If we look at the origin of the word policy, it gets its roots from the Greek words for evidence, proof, demonstrate, and show. I submit, we often think about and miswrite policies. We often write what is allowed or not allowed, and what should be done or not done in the event of situation x and y and z. These are procedural descriptions. Instead, policies should describe tests for how we know our procedures and practices are practical and viable in an ever-changing world.
“The origin of “Policy” probably from medieval Latin apodissa, apodixa, based on Greek apodeixis ‘evidence, proof’, from apodeiknunai ‘demonstrate, show’.” - Definitions from Oxford Languages
Write Good Tests
We can borrow a page of Test Driven Development Practice (Kent Beck), where developers first write a test for their code to fail and pass against before they write their code. In this context, I am proposing we use the policy as the test and the procedure as the code. Let's call it "Test-Policy Driven Procedures".
If our policy should be focused around generating the following:
"Customers rate our product return experience ~8/10, citing the return experience as a major reason they shop at our store more than 80% of the time."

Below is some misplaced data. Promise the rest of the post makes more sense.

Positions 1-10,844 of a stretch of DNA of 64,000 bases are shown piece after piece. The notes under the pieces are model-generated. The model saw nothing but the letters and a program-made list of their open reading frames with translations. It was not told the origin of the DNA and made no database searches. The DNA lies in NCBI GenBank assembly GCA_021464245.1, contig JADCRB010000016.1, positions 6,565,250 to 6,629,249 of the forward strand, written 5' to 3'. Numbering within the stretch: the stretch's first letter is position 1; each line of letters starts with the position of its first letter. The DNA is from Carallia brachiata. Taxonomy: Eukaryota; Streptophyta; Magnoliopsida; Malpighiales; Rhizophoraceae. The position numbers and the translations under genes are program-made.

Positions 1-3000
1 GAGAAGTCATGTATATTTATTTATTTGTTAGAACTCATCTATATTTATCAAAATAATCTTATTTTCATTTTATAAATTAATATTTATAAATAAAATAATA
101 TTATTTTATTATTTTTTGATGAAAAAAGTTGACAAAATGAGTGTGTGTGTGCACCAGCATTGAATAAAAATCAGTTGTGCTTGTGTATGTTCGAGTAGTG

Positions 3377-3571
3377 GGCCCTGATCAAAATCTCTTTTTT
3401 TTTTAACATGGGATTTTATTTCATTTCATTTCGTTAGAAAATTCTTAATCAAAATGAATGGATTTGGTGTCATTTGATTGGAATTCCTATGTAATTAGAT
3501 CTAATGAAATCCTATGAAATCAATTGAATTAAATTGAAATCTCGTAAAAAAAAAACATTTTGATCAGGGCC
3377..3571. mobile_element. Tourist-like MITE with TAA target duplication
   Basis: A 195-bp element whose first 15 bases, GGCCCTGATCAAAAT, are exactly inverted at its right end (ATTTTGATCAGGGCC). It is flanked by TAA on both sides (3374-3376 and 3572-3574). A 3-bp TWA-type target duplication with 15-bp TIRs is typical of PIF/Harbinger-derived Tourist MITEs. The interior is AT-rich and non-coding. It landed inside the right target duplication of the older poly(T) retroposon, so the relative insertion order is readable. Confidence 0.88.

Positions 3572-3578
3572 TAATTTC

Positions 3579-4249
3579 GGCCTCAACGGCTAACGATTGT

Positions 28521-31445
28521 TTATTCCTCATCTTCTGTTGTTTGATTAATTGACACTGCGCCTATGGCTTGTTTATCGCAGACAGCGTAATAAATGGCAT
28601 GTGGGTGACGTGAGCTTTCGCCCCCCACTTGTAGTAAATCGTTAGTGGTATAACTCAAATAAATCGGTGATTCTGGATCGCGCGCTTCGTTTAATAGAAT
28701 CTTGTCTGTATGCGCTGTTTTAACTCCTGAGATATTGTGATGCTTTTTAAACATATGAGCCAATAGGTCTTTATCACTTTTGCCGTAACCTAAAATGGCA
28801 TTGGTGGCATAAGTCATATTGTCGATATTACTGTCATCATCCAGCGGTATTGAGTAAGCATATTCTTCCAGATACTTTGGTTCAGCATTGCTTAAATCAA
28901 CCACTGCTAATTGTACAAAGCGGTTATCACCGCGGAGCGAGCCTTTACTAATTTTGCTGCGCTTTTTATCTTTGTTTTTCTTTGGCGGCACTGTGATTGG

Then a procedure such as:
"Returns will only be accepted on Wednesdays, with three forms of ID, with the original receipt, and in the original shopping bag," is likely to fail the policy test above.
The approach to Test-Policy Driven Procedure provides innumerable value, including:
First defining how to measure your success before investing in the design of a procedure
Having the knowledge that the procedure works or recognizing the need for revision to pass the policy test
When employees get into a complicated situation, better-written policies can help them easily find a solution.
Actions and procedures should be in alignment with values. Testable policies help define how to measure adherence to these values.
The contrasting Business Continuity examples in the table below may serve as a good starting point for discussion within your organization.
Perhaps a bit altruistic and contrived for some, why not drive to a higher level of compassion and transparency?
Believe in your people, and your organization can rise to higher levels
Demonstrate that belief by including them and their needs in your BCP
Write testable policies and put the data into your analytics engine
Use validation data daily in your dashboards to understand where your procedures are compliant and where you have risks
Take action preemptively
How well are you able to track compliance with procedures in your organization? Are the actions of your employees in line with the companies values? How robust is your business continuity plan? Perhaps it is now time to take a closer look at how your data is working to keep your business stronger.
Jim Szczygiel has been working as an Information Technologist since the early nineties. Most recently Jim has held roles as a consultant, product manager, data analyst, sales, and solutions architect along with working with agile and extreme programming teams. Jim has provided services in hundreds of different fortune 500 clients in the sectors of; Chemical and Natural Resources, Finance, Insurance, and Manufacturing. Read More